Riding the wave of convenience
Technology is ushering in a whole new set of tools to make the grocery shopping experience easier
When Amazon purchased Whole Foods, a collective shudder could be felt from grocers across North America. The online behemoth was making its intentions known by entering the grocery space. While the acquisition received a great deal of media attention at the time, the greater disruption may end up being the launch of its Amazon Go concept store in Seattle at the beginning of 2018.
Amazon Go’s cashierless model showcases a revolutionary shopping experience. No need to wait in line to pay; shoppers can grab what they want from the shelf and just walk out. The purchase is recorded on the Amazon Go app by syncing with sensors located throughout the store. Those who have shopped there have reported that it’s so seamless it feels as though they are shoplifting. Amazon is reported to have plans to expand Amazon Go’s presence, scaling up the number of locations to 3,000 by 2021.
Amazon Go’s arrival is a reflection of broader market forces that will increasingly impact the grocery space as the expectation for easier and more curated in-store experiences grow. As Netflix changed the media landscape making traditional television seem increasingly like a relic, grocers need to be wary of experiencing a similar fate.
The integration of technology with the shopping experience proves particularly important to Generation Z. Representing the emerging shopper base, consumer feedback collected for Mintel’s recently published Grocery Retailing in Canada report shows young adults are more likely to cite interest in a shopping experience that is quicker and easier. Furthermore, technology is shown to play a particularly important role in achieving these outcomes for younger consumers according to earlier Mintel reports.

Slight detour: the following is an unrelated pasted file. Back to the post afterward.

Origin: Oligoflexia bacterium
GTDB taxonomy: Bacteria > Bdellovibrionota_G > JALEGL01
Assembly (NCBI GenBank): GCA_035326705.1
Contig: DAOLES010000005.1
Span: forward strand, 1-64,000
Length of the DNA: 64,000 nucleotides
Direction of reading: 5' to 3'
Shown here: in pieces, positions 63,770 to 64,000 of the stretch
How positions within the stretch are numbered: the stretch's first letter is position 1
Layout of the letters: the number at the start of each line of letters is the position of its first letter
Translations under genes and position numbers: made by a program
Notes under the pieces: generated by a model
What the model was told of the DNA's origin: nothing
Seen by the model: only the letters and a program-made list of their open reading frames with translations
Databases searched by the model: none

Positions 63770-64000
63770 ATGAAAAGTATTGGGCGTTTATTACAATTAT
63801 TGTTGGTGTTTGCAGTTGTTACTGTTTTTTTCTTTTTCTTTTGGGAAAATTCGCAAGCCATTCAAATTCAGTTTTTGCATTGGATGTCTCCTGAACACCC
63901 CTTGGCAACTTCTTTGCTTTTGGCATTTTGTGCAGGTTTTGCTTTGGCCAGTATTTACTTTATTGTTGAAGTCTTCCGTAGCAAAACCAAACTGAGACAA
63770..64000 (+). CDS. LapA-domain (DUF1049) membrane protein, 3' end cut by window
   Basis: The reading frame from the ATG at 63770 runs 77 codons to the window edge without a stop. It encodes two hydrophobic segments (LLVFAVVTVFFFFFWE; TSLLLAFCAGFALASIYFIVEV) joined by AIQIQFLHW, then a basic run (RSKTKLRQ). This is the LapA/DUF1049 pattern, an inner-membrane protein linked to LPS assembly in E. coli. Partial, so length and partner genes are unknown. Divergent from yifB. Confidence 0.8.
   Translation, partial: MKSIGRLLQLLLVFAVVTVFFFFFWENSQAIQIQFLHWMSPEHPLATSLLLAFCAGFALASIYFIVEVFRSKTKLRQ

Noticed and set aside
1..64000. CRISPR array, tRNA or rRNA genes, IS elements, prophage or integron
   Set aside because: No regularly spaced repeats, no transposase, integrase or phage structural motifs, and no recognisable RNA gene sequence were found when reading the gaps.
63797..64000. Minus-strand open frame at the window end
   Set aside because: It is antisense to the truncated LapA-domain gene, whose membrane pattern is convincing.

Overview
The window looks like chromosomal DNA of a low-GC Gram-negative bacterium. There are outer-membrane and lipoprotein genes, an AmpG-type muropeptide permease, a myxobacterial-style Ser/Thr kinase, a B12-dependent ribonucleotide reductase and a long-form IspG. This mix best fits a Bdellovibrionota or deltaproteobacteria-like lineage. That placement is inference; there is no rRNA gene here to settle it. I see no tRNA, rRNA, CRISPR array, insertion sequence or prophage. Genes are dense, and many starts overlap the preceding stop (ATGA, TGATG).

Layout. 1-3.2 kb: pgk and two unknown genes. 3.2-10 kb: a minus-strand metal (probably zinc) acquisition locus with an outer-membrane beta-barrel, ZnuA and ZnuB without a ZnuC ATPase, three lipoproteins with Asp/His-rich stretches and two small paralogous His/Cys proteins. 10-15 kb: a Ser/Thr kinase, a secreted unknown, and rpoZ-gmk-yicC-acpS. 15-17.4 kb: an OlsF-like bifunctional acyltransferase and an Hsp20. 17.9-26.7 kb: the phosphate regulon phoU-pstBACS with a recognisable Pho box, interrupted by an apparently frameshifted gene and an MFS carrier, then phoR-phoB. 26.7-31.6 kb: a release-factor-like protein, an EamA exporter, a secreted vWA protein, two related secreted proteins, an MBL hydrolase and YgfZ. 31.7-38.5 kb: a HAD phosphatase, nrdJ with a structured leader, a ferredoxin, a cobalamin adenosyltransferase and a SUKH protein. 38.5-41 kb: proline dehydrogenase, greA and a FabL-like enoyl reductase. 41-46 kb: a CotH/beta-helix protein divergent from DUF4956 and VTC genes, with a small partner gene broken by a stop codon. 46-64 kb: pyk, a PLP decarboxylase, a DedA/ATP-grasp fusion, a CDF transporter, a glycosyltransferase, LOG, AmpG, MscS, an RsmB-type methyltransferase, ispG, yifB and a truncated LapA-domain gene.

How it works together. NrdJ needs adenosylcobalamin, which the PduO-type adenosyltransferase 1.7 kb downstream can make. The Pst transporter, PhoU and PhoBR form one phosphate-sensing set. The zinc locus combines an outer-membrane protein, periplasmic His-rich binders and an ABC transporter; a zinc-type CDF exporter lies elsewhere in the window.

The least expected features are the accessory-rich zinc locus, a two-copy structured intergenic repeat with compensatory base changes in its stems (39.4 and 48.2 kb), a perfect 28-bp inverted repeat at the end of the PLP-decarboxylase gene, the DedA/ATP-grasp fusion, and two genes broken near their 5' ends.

An added benefit of greater integration of personal technology can be found in either reducing labour costs or by reallocating labour to more value-added functions within the store. This can include giving shoppers more personalized attention when they have questions or staffing-up in other departments to provide more fresh, prepared items—an area where grocers often realize higher margins on a per-purchase basis.
U.S. grocery chain Albertsons’ recent agreement with Microsoft to leverage its cloud-based expertise shows that the race is on to create more technologically-integrated, in-store shopping experiences. In the Albertsons example, the grocer has been testing “Amazon Go-like” technology providing cashier-free shopping. The partnership with Microsoft could provide critical expertise in scaling up such technology. Other retailers, such as Walmart here in Canada and Marks & Spencer in the United Kingdom, are also investing using scan-and-go technology that allows consumers to make purchases in under a minute.
So, what’s next? While difficult to predict, it may involve the grocery store becoming more mobile. U.S.-based startup Robomart plans to bring groceries, baked goods and prepared foods to the customer’s door via self-driving vehicles. This envisions a future where the phone is at the centre of more streamlined shopping experience, both in and out of the grocery store.
Despite online shopping’s rise, brick and mortar grocery stores aren’t going away. That said, a growing reliance on personal technology means grocers will need to invest in evolving the tools they offer to provide shoppers with a more convenient, informed experience.
This article appeared in Canadian Grocer’s March/April 2019 issue.